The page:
Glue should theoretically help with this joint as every other ply will present long grain to long grain for a good glue bond. As for clamping, you could sandwich each piece between a pair of 2X4s clamped perpendicular to the length of the planks near each end, then apply clamps to the 2X4s.
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You will want to use "Draw Bolts" http://www.workriteergo.com/literature/instructions/ElectraDrawBolts.pdf You can get them anywhere they sell counter tops... home depot, etc.
You could use glue if you wanted but not really necessary. I would NOT use putty unless the joint is really bad. Even so, putty is not at all long lasting in a seam type joint. If you need to you could use some silicone or dap type stuff that can take the flex.

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Mike Hartigan wrote:

My favorite way to deal with situations like this is to incorporate a design feature that incorporates some sort of break. Sometimes, this may involve adding additional breaks to balance the look. The break could be a reveal, hardwood strip, banding, laminate, whatever... depending on the design.
I've never had a problem because movement is allowed. <G>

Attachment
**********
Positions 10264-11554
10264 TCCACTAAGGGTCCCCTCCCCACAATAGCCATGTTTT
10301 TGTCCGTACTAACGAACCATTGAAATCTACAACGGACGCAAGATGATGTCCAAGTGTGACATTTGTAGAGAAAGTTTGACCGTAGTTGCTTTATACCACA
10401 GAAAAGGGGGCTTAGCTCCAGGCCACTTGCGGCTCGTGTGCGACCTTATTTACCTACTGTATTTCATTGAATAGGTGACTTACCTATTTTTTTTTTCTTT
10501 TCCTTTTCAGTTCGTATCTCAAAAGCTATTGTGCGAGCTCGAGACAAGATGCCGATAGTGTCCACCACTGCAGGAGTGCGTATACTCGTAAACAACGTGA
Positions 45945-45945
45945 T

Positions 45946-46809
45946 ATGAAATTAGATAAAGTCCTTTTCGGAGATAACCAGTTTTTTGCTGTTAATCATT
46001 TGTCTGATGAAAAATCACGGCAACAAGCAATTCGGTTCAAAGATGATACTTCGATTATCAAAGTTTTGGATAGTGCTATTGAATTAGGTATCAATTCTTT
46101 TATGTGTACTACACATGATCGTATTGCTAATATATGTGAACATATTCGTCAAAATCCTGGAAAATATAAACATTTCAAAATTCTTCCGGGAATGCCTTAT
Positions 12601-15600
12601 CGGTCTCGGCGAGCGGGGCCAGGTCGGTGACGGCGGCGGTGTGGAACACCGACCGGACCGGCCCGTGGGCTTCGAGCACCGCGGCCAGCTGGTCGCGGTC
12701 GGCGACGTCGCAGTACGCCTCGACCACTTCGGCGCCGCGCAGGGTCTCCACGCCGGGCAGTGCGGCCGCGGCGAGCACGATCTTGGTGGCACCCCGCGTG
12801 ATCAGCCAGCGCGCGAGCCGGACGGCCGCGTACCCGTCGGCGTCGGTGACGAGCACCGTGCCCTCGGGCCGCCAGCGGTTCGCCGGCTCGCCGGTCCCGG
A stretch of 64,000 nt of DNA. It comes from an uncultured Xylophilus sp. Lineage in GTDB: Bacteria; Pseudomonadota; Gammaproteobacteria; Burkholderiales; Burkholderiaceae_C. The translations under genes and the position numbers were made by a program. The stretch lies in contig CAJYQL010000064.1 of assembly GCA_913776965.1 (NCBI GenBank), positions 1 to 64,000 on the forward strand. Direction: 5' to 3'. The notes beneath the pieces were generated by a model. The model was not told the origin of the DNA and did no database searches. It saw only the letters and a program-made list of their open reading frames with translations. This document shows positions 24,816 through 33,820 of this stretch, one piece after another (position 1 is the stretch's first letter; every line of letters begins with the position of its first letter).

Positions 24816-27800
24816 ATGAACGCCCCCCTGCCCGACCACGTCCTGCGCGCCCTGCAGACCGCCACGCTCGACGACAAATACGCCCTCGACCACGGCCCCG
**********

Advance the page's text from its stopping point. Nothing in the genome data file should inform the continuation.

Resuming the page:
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You can get bolts similar to these at just about any home center or hardware store. http://www.woodcraft.com/family.aspx?FamilyID 49 After you use these to clamp it together put a wide piece across the joint underneath and screw up into both pieces of plywood at an angle to hold them co-planar and together.
Works for kitchen countertops, should be fine for your purpose. Don't forget to apply finish on the bottom when you are done to help prevent warping.
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Joining plywood edge to edge is a comman job in cabinet shops. A usual technique as Ray V already posted is to use the "Tite Joint" hardware coupled with biscuits for alignment. The February Rockler catalog shows the fastener on page 105( Item number 27037) You can also get a drill guide (Item number 27052) which aligns the mortises for the hardware. Their dedicated drilll bit is next to useless. Its a paddle bit which fails on first usage. Joe G